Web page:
What strikes you first off in this sumptuous production is the set, which evokes the Globe Theatre and serves well for other locations. Milling around pre-show the cast give us previews of their costumes. As ever the costume department at the Crescent goes all out. This is a fabulous-looking show; Rosemary Snape and her team should be commended.
Oliver Jones is a handsome and endearing Will Shakespeare, managing to be both cerebral and bumbling. Alisdair Hunt makes an impression as his rival-mentor-friend Kit Marlowe. The notion that Marlowe fed Will some of his best lines under a balcony is more akin to Cyrano de Bergerac!
Bethany Gilbert absolutely shines as Viola de Lesseps who disguises herself as a boy in order to secure a role on the stage. Her delivery of the verse is second-to-none, although the play misses the opportunity to make the most of Will’s apparent attraction to someone of the same sex, as in Twelfth Night, say.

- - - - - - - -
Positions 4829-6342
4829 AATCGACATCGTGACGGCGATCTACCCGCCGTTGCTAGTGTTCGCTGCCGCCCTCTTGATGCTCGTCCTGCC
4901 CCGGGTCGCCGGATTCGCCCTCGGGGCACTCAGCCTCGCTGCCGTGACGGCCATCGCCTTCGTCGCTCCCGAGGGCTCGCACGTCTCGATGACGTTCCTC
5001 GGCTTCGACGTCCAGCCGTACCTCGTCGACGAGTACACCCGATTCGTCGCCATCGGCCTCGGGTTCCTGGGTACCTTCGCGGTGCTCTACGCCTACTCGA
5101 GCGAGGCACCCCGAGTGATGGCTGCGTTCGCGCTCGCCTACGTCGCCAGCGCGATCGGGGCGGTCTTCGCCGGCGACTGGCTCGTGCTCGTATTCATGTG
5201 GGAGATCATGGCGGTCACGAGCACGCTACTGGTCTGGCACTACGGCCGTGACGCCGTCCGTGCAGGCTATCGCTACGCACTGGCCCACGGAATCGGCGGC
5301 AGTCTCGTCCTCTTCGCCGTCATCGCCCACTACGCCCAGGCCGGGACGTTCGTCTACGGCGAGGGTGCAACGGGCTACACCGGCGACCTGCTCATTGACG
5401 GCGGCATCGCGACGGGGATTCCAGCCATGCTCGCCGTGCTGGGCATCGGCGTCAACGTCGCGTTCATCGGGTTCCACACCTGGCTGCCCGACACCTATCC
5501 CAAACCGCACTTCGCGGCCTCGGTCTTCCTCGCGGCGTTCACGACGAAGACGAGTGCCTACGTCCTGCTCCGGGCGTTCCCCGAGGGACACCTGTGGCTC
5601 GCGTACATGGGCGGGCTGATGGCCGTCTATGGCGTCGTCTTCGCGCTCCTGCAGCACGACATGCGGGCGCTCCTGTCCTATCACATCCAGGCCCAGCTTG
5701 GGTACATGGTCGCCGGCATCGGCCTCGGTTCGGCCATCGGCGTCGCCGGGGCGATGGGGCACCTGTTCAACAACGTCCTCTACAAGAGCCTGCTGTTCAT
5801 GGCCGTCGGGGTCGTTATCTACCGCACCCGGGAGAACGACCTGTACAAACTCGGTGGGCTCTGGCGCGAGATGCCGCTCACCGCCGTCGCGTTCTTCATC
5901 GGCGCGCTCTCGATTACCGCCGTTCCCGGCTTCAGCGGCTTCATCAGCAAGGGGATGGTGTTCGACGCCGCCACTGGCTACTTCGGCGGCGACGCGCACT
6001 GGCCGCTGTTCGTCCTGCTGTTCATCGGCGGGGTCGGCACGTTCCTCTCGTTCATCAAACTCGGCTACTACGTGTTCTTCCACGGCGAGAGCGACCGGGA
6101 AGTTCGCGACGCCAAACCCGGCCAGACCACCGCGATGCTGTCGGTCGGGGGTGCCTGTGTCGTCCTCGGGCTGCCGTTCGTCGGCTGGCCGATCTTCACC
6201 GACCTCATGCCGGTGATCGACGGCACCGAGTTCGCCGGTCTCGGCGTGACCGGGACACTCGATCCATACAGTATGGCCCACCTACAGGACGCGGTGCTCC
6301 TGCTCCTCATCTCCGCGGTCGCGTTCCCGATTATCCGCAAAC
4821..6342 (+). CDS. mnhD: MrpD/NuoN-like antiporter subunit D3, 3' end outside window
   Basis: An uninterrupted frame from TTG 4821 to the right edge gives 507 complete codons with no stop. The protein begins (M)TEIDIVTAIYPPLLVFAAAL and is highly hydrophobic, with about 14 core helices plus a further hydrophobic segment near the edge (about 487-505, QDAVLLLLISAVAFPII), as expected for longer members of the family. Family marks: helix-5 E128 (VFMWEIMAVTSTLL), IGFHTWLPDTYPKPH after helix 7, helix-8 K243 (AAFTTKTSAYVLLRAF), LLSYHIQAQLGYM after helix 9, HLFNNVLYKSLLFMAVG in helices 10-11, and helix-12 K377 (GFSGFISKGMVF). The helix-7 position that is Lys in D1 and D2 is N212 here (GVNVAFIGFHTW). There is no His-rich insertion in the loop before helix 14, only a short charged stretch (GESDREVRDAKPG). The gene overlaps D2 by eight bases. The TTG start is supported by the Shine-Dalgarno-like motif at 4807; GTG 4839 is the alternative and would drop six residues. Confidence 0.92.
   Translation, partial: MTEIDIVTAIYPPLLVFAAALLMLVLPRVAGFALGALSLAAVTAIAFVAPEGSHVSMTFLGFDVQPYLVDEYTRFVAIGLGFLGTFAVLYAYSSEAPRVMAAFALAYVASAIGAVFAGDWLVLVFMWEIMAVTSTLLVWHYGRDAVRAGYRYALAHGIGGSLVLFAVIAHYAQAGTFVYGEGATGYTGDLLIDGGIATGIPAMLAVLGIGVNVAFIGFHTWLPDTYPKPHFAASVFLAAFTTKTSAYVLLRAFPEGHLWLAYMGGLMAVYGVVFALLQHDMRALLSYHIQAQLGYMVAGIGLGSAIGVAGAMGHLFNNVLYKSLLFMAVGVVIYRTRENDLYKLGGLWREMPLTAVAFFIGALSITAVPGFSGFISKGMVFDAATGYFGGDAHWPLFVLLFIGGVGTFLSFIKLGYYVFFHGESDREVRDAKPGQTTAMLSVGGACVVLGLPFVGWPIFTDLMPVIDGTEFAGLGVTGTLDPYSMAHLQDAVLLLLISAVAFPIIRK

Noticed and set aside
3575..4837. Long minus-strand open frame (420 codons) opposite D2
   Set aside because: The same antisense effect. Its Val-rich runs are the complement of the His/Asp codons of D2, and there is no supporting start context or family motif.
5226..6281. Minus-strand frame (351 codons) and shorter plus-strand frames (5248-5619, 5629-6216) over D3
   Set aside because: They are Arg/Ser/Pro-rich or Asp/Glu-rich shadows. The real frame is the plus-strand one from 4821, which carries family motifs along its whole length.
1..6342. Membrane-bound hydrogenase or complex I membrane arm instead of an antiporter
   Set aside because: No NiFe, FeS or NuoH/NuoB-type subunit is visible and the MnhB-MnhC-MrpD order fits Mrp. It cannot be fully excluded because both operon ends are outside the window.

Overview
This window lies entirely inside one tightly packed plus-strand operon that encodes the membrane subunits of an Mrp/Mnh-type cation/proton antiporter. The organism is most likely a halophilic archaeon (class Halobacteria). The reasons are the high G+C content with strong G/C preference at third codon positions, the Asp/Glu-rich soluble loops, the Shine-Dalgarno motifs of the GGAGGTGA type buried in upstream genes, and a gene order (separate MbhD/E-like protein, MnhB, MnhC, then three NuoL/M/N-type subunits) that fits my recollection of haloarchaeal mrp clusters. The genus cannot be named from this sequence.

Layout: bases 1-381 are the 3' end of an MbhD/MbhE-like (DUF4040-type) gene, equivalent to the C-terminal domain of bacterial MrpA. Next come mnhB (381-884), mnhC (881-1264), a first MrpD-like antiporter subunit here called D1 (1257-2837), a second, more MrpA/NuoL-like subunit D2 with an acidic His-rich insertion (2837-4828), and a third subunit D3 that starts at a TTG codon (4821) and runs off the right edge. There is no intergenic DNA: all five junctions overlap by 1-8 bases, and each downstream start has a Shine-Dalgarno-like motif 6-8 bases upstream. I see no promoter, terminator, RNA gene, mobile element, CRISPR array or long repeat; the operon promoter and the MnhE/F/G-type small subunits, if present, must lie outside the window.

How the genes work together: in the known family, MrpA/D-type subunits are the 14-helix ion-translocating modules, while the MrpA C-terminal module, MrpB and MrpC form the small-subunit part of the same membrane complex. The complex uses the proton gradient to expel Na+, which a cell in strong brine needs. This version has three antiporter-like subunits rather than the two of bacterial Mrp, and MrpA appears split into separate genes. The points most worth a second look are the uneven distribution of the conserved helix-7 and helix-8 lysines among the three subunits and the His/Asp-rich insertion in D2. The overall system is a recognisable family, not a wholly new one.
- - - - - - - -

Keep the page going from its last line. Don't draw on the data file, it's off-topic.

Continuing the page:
The ever-excellent Jack Hobbis is, have a guess, excellent as ever in his portrayal of harried theatre manager Henslowe, with superb timing and a performance that is just the right side of Carry On. The mighty James David Knapp absolutely storms it as the larger-than-life actor Ned Alleyn, while Joe Palmer is suitably entitled and horrible as villain of the piece, Wessex.
Also great are Mark Thompson as the bullish financier Fennyman who taps into his artistic side when he lands the role of the apothecary; Phil Rea as a deliciously bombastic Burbage; and Pat Dixon-Dale as Viola’s long-suffering Nurse. Jaz Davison’s imperious Queen Elizabeth is not without nuance.